Litigation Phases

What are the stages of civil litigation? Lawsuits (and most arbitrations, really) normally go through three or four main phases (putting aside things like emergency injunctions):

PLEADINGS: The filing of the complaint, the answer to the complaint, any counter-claims (and more exotic pleadings, like cross-claims and third-party complaints) take place at the beginning of the case. Also, disputes over the sufficiency of the complaint, jurisdiction, and similar foundational issues, or attempts to change courts, are usually handled at this time.

DISCOVERY: Do you know what ennui is? A kind of anxious boredom, or perhaps bored anxiousness? That pretty accurately describes the discovery stage. In this stage, the parties are allowed to get information from each other and from non-parties (often in the same manner as a dentist extracts a tooth) in manners both formal and informal, usually away from the oversight of the courts (which dislike getting too involved). It is by far the longest litigation stage. One may request documents (including electronically stored information) from your adversaries, make your adversaries answer written questions, take depositions (like interviews but involuntary and under oath), inspect property and IT equipment, and so forth. Of course, your adversaries get to do the same to you. During this time, once enough discovery has been taken, you or your adversary might move for “summary judgment,” on grounds that, if you limit the legal analysis to just the undisputed facts, there’s only one way a jury could go. As you can imagine, such motions are very elaborate and time-consuming, but still much less so than trial.

TRIAL: You’ve seen these on TV. In real life, they’re less exciting, and the lawyers generally have to follow the various rules of procedure and evidence (unlike their TV counterparts, who apparently operate by an entirely different set of rules). They can last for a day or two (rarely), or go on for weeks, depending on the needs of the case. In addition to spending all day at the courthouse, your lawyers will also be busily working on trial briefs, jury instructions, evidentiary motions (known as “motions in limine”), and even more elaborate motions (such as for a new trial).

APPEAL: Even after the trial, it’s not necessarily over, since the losing party (and sometimes the winning party) can appeal. Appeals consist mainly of long briefs written by the lawyers, plus a short argument before a 3-judge panel. Appeals are not the time to raise new legal theories or introduce new evidence! The point of appeals is to correct mistakes made by the trial court, not to re-litigate the case. Their scope is, therefore, limited to the “record”: the evidence that was recorded at trial, and the arguments that were presented during litigation. Most appeals uphold the original verdict, but some result in a complete reversal (*i.e.*, the winners and losers essentially trade positions), and still others are sent back to the lower court for a new trial (oh, joy!).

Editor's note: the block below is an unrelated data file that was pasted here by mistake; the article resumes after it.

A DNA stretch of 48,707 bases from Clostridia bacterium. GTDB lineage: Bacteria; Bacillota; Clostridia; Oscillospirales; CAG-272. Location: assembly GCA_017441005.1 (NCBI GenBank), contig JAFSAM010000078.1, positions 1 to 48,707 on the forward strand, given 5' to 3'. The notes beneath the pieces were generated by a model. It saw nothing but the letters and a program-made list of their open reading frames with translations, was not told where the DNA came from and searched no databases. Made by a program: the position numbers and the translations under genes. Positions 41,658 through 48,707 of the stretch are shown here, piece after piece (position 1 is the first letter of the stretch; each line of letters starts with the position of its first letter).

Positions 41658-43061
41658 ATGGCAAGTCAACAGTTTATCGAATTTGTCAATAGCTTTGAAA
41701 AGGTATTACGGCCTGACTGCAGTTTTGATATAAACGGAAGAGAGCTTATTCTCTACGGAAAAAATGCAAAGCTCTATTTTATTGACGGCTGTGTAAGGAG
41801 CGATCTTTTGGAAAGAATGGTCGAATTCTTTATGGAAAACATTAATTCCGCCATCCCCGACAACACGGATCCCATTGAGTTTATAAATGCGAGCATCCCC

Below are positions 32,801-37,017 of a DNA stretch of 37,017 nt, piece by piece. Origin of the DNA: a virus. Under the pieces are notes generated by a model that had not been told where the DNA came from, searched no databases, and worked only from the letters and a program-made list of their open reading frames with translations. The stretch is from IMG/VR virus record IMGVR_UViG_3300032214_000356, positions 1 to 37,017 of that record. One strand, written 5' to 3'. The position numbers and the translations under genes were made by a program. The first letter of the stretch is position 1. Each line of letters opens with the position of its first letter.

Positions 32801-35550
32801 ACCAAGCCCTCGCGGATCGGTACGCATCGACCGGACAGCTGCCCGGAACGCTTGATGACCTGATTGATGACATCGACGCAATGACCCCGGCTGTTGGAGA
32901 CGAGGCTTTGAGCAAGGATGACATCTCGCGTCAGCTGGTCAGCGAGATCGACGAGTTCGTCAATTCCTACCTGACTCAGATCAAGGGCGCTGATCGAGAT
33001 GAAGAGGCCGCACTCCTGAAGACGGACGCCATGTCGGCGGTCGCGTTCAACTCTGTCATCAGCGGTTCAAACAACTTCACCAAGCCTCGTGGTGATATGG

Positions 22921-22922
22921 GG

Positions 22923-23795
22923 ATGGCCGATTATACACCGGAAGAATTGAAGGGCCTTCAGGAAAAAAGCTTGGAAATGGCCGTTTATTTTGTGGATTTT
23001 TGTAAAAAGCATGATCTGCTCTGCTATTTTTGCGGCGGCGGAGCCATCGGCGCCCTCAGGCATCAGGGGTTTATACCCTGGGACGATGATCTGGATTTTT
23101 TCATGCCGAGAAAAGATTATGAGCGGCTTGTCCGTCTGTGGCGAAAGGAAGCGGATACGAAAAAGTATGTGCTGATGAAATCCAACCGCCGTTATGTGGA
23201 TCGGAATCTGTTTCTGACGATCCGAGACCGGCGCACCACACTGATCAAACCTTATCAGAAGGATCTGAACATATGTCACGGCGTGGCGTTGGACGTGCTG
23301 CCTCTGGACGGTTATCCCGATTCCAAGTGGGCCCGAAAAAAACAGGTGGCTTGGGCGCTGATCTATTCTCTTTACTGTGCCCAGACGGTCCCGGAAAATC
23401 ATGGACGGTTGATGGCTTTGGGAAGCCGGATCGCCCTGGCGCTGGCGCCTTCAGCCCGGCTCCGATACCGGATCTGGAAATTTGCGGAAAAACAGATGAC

For more, please consider these blog posts:

  • For more about emergency injunctions (temporary restraining orders and preliminary injunctions), this blog post about cheap wine and trademarks is a good introduction.
  • For more about proceedings before the Trademark Trial and Appeal Board (TTAB), this blog post, which is oddly also about wine, discusses one of the main differences between the TTAB and a “real” court (and also why “real” courts don’t issue advisory opinions).
  • For a bit more about the pleadings stage, and about motions to dismiss at the pleadings stage in particular, this blog post about hamburger commercials, bad Elton John and Dr. Luke songs will tell most of what you want to know.
  • For a discussion about an obscure but important rule of procedure that, if correctly applied, cut off the other side’s right to attorney’s fees, try this blog post about a dastardly scheme to distribute an industry newsletter.
  • This blog post about lacrosse and sharks discusses declaratory judgment lawsuits, which is kind of like a lawsuit with its polarity reversed.

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